This way of financing expansionary economic activity has been attempted before on a more localized level, with success. Deprived of loans from international financiers on coming to power, Nazi Germany took this approach. Naturally, they didn’t just crank up the Reichmark printing presses to maximum capacity. The goal was to match the issuing of new credit with real, productive economic activity. The policy was skillfully implemented, non-inflationary and remarkably successful in helping transform Germany’s economy within a few years.
It’s true that individual countries could attempt something similar now, as contemporary ‘Social Credit’ advocates such as Ellen Brown and Richard Cook argue articulately. They are both Americans and propose the Obama Administration bye-passes the Federal Reserve system and issues currency directly, like President Lincoln did during the US Civil War.
One problem, it seems to me, even if the US Administration was to muster courtage not seen for a century, face down America’s banking elite and attempt this policy alone is that the USA also has a gigantic twin deficit and isn’t close to bringing its own budget into balance. The world would likely perceive new ‘interest-free’ dollars as just another way for America to continue its extravagant lunch out on everyone else’s tab. And the world might well be right.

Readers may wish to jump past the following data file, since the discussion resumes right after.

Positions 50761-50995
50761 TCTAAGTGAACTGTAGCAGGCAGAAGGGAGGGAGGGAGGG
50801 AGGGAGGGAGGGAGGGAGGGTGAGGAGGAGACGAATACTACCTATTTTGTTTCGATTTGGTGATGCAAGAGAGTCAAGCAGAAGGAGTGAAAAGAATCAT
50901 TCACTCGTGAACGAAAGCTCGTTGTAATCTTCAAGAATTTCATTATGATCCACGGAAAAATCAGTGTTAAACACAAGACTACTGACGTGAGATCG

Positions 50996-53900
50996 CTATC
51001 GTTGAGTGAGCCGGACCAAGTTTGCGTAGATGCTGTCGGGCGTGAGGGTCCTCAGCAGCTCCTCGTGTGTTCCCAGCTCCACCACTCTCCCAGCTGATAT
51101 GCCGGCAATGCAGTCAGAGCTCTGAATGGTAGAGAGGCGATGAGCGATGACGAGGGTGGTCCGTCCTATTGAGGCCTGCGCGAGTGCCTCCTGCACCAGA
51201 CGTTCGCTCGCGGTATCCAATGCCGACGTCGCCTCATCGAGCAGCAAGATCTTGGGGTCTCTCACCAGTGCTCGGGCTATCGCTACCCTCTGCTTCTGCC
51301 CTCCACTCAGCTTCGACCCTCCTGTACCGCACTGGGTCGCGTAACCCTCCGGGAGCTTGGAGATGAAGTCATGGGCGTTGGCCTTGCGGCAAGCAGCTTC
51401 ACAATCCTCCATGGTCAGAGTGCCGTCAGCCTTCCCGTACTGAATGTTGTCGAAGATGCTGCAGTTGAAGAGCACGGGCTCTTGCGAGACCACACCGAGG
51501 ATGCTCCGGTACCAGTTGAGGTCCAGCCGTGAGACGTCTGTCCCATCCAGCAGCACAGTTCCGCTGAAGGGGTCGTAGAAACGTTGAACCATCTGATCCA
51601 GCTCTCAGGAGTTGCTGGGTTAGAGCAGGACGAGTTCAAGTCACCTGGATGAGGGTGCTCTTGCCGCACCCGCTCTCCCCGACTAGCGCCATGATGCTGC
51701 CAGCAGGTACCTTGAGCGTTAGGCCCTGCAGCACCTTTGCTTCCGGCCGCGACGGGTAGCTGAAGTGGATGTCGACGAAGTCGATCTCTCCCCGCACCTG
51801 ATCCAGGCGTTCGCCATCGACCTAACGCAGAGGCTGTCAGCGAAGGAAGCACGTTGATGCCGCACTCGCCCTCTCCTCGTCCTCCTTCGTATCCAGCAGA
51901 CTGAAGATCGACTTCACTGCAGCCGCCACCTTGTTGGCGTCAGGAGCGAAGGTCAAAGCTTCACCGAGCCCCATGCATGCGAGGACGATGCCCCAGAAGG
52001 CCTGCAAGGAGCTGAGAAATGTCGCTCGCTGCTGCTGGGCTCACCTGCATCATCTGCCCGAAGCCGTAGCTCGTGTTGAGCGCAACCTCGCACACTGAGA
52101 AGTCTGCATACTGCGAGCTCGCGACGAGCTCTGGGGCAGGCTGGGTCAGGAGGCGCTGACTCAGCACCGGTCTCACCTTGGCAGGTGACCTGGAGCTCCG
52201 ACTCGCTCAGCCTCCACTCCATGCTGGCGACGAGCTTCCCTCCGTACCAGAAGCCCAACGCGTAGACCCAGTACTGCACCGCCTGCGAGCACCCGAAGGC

Interest-free credit in truly large amounts are surely best issued at a global level, backed by the consensus and collective guarantee of humanity as a whole. Global credit should be created to fund activity we can all agree about: non-violent, socially-beneficial, ecologically sustainable work.
Such activity could be funded to a practically UNLIMITED extent. As long as inflation is kept in check, there’s no reason not to. By definition, it can do only good. Much of the world has effectively been in recession for most of the last two centuries. It’s long past time to put an end to an artificial constraint on financial capital that’s served the interests of private issuing authorities but left hundreds of millions destitute.
Capitalism and socialism can co-exist on the same planet. In fact, they always have. They are more like yin and yang than enemies. Both must now fit within a new all-encompassing framework of comprehensive ecological sustainability. It’s possible to achieve this at a global level. We should do it.
How we ensure that global society is open, pluralistic, non-authoritarian, protective of minorities while respecting majority interests, how we ensure it’s suitably decentralized and genuinely democratic – these are vitally important questions that certainly need solid answers too.
One thing that’s clear is that global society must put an end to war – and to the unfair ‘advantage’ of militarily powerful states who parade their macho like alpha males in a colony of great apes.
To survive and be be prosperous in the long-term, we become fully human.